Seyi Sowemimo, SAN said:” We should either abolish the death penalty or promulgate a law that those sentenced to death should have the sentences carried out without the necessity of it being ratified by a governor. Another option is that if the death warrant is not signed within three months then it should be deemed that the sentence has been commuted to life.”

Aregbesola’s directive hypocritical — Alliyu, SAN

Yomi Alliyu, SAN said: I worked closely with Aregbesola when he was governor of Osun State. He did not sign any death warrant in his eight years of being the governor of Osun.

The world has moved against the death penalty, especially where the accused is not a serial killer. Death penalty should be converted to life imprisonment with no parole for at least 25 years. However, if it is armed robbery or an act of terrorism where victims are killed, the condemned prisoner should be executed as ordered by the court. Experience has shown that death sentence hardly changes convicts since they have taken robbery as a profession. Some of them even organized armed robbery from prison.”

Hannibal Uwaifo said: “Unfortunately, Nigeria is still among the countries that have the death penalty in her statute books. The death penalty is reserved for capital offences and is often applied by law courts according to the law.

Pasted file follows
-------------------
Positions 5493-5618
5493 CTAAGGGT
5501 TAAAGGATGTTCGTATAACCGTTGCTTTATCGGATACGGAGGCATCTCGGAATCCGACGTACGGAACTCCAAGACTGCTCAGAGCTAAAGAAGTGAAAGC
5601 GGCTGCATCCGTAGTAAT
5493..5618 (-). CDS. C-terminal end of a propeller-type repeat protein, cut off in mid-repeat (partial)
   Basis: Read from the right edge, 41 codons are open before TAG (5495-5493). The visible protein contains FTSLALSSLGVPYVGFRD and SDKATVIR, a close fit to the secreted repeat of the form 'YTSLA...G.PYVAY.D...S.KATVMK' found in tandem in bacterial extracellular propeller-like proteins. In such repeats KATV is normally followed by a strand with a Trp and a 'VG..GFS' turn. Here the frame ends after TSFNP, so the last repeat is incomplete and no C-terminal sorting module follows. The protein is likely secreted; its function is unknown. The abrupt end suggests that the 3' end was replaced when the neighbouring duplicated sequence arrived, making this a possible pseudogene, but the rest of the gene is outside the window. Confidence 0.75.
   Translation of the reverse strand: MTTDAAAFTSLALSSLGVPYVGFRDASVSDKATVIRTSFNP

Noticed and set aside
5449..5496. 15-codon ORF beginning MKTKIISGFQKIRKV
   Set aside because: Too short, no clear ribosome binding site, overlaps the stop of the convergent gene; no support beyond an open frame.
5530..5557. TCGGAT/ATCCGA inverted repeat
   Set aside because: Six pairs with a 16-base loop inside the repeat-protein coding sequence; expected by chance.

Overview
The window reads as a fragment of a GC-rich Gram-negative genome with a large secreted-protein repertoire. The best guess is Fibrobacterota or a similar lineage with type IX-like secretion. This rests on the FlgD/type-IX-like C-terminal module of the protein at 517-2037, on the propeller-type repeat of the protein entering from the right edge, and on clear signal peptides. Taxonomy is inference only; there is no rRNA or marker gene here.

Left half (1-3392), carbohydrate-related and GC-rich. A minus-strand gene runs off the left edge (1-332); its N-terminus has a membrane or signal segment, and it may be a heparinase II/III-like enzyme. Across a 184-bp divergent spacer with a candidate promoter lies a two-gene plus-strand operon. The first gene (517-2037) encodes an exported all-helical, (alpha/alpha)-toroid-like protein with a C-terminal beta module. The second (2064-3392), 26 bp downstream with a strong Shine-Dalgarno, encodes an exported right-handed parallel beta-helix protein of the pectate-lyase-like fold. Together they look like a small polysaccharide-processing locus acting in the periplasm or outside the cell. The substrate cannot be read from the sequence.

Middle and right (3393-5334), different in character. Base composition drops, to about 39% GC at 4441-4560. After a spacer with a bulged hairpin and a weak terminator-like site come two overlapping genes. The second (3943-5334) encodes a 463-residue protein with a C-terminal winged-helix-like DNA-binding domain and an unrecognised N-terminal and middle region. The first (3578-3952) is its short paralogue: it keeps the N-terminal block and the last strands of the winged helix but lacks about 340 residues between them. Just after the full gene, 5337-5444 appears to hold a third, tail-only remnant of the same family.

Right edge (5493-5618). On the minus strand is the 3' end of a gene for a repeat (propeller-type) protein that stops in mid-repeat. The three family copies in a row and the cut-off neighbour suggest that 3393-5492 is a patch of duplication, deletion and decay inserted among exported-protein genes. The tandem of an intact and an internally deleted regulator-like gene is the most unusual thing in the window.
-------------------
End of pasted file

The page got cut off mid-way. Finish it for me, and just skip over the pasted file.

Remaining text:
“It, therefore, becomes unlawful when governors of states, who are to sign the warrants for the execution of the convicts refuse to do their jobs without any compelling reason other than sentiments and procrastination. Most of these convicts have committed heinous crimes, terrorizing the society they once lived in.

Govs lack moral courage to sign death warrant —Ufeli

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Evans Ufeli said: “While calling on governors to sign the death warrants of death row inmates who have exhausted their appeal option is the right thing to do by law as many governors have been in dereliction of their duties in that regard, the fate of the affected inmates has been one of continuous psychological trauma.

The state must be ready to treat them according to law or let them go. Keeping them in perpetual incarceration is not the best in the circumstance.

“Having said that, I feel we should take this conversation further and perhaps examine the effect of capital punishment in Nigerian society. Has dead sentence or capital punishment reduced crime? Even when we keep the death sentence in our laws, have we been putting the death row inmates to death? The answer is no.

“I will, therefore, advocate perhaps that the time has come for us abolish capital punishment like death sentence and make do with a life sentence since indirectly that is what we are doing anyway.

We keep death row inmates in indefinite incarceration while governors keep evading the signing of death warrants to execute them. In addition to this, we are still busy enacting new laws to curb new layers of offenses like kidnapping and insurgency, with the death penalty as the punishment thereto, while we are unwilling to in practical terms discharge the onerous responsibility of enforcing the law against noncompliance.